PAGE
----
Where We Stand: Eminent Domain – What We Want in a Bona Fide Offer
Your association needs your help with eminent domain reform — tell your legislators to support your private property rights.
When you defend a philosophy and try to create change for the better, there will be opposition from those who have a different philosophy and from those who like things the way they are.
Texas and Southwestern Cattle Raisers Association (TSCRA) leaders and our friends at a number of landowner groups have taken an aggressive, offensive approach to eminent domain reform in the 2017 session of the Texas Legislature. Opponents of eminent domain reform have taken note and are organizing their opposition.
Pipeline and powerline companies and cities are among our opponents and are pushing the message that eminent domain reform will increase litigation across Texas. They seem to be worried that eminent domain reform will result in more lawsuits, making trial lawyers’ dreams come true. I’m sorry to burst the dream, but our eminent domain reform goals are well-considered, reasonable and are not designed to increase lawsuits.
The eminent domain reform effort is designed to provide fairness to landowners who are at a huge disadvantage when dealing with the condemnation process.
It’s harder to play offense than it is defense. We have more than doubled our work on this issue because we are talking to legislators about supporting the change, educating them on why eminent domain reform is necessary, and answering opponents’ allegations with sound solutions and examples of real-life landowner problems. To see some of those real-life problems, just turn the page to read comments from landowners in response to our Eminent Domain Survey. Landowners face intimidation tactics by condemnors.
We need your help to get this message to the legislators. Call your state representative and state senator today and let them know you support eminent domain reform and private property rights.
We urge you to remind legislators that landowners, and not the pipeline and power line companies, voted them into office.
Let’s take a look at one of the issues we’re working on under the eminent domain reform umbrella — the bona fide offer.
Although current law requires a bona fide offer, we think it is important to better specify in statute what exactly this should include.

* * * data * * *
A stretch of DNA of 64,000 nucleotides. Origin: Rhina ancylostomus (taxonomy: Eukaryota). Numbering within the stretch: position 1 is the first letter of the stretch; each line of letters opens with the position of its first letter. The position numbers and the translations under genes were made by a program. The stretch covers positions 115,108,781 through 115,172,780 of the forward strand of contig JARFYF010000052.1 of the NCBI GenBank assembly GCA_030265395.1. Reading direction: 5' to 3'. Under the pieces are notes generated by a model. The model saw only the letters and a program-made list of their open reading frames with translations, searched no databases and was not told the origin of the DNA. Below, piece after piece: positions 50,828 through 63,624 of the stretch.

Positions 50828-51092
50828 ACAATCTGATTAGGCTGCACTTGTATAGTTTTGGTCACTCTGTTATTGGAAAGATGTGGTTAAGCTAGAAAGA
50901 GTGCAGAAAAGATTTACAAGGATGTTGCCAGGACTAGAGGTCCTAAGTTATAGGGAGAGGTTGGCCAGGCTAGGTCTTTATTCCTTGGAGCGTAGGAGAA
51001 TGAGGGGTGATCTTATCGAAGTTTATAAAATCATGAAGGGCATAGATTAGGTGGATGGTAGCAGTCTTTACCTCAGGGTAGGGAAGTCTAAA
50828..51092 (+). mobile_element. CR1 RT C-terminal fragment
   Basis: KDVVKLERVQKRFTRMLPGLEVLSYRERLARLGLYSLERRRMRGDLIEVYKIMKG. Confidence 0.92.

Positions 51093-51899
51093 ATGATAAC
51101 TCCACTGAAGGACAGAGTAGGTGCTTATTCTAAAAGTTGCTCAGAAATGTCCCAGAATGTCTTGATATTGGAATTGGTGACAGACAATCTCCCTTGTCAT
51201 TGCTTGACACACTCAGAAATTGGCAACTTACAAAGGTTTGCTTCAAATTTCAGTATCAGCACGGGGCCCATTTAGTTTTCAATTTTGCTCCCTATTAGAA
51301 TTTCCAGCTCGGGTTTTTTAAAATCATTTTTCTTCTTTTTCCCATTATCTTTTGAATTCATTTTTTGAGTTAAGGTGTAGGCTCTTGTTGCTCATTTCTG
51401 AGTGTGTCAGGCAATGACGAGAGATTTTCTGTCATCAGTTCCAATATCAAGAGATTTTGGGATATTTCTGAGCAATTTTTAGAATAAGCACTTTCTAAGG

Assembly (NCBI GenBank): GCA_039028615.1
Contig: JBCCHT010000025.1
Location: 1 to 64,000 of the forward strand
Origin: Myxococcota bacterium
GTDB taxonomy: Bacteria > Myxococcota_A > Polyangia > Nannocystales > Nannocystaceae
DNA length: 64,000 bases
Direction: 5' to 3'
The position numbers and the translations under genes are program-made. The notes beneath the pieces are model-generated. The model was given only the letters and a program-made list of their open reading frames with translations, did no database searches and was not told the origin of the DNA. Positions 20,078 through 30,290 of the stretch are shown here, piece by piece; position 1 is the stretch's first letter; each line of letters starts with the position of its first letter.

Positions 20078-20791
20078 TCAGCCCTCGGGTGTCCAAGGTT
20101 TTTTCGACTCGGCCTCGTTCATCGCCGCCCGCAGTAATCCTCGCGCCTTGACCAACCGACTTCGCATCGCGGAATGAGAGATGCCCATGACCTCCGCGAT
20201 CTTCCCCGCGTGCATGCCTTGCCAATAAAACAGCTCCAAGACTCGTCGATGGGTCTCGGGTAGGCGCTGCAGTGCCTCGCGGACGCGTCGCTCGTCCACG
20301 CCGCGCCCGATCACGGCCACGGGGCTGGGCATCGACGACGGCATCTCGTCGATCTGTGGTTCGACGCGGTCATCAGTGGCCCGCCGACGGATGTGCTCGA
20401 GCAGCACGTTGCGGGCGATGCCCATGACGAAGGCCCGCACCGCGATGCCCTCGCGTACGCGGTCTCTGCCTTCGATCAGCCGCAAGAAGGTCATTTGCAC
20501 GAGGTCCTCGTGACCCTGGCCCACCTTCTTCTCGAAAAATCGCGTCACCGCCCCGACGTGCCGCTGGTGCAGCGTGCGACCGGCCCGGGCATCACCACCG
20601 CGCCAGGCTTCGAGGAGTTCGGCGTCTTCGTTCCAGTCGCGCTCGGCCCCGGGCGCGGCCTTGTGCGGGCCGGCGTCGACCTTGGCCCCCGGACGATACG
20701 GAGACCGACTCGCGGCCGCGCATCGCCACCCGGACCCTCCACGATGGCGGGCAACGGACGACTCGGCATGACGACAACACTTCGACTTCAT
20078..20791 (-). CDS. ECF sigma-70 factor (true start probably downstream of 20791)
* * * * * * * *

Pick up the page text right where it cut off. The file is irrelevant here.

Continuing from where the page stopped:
A true bona fide offer should require the condemning entity to provide minimum property rights protection and delineate all uses or restrictions for the condemned property. We believe terms to ensure the condemning entity will maintain the surface of the property throughout the life of the easement should also be required.
In 2011, the Texas Legislature enacted Senate Bill 18, which included a provision in Sec. 21.0111 of the Property Code that an entity with eminent domain authority that wants to acquire real property for a public use must make a “bona fide offer” to acquire the property from the property owner voluntarily.
While the provisions included under the bona fide offer section of the property code provided meaningful progress, many Texans continue to struggle to get the entity condemning their property to provide specifics on how their land will be used. This is why it’s important to provide further improvements and require entities to provide more specifics on projects to the landowner.
Making a change like this requires more than double the effort from your TSCRA leaders and staff. We are calling for twice the effort from you to accomplish reform.
Richard Thorpe, Texas and Southwestern Cattle Raisers Association president
Details to Include in a Bona Fide Offer
To better constitute a bona fide offer, we believe the deed, easement or other instrument conveying the property sought to be acquired must include:
For a pipeline right-of-way easement:
- Maximum number of pipelines
- Outside diameter of each pipeline
- Type or category of each substance to be transported
- Description of any use of surface and limitations or restrictions placed on property owners use of surface
- Metes and bounds centerline description for the width of the easement, depth of the pipeline and amount of cover
- Maximum duration of initial construction
- A prohibition from transferring the easement to any other entity, subsidiary, or company that doesn’t have the power of eminent domain
- A right to damages for construction maintenance, repair, replacement, growing crops, livestock, and or future removal of the pipeline within the easement
- A covenant to lock and close all gates and fences as to prevent damage and destruction to livestock and maintain the right-of-way
- A covenant to repair or restore areas used or damaged outside of the easement area to the original condition or better
For an electrical transmission right-of-way easement:
- The maximum number and spacing of the poles, towers or other support apparatus to carry electrical lines over the easements
- The maximum number and electrical carrying capacity of the lines to be installed within the easement
- A reasonable description of any use of the surface of the right-of-way that the condemning authority intends to acquire
- A metes and bounds or center line description of the location of the easement
- The width of the easement and a reservation of the right to grant additional easements to other parties within the easement area
- A limitation of the access to the easement area
- A right to damages of the surface of the property used
- A covenant to lock and close all gates, maintain the right-of-way and repair and restore areas used or damaged outside the easement area.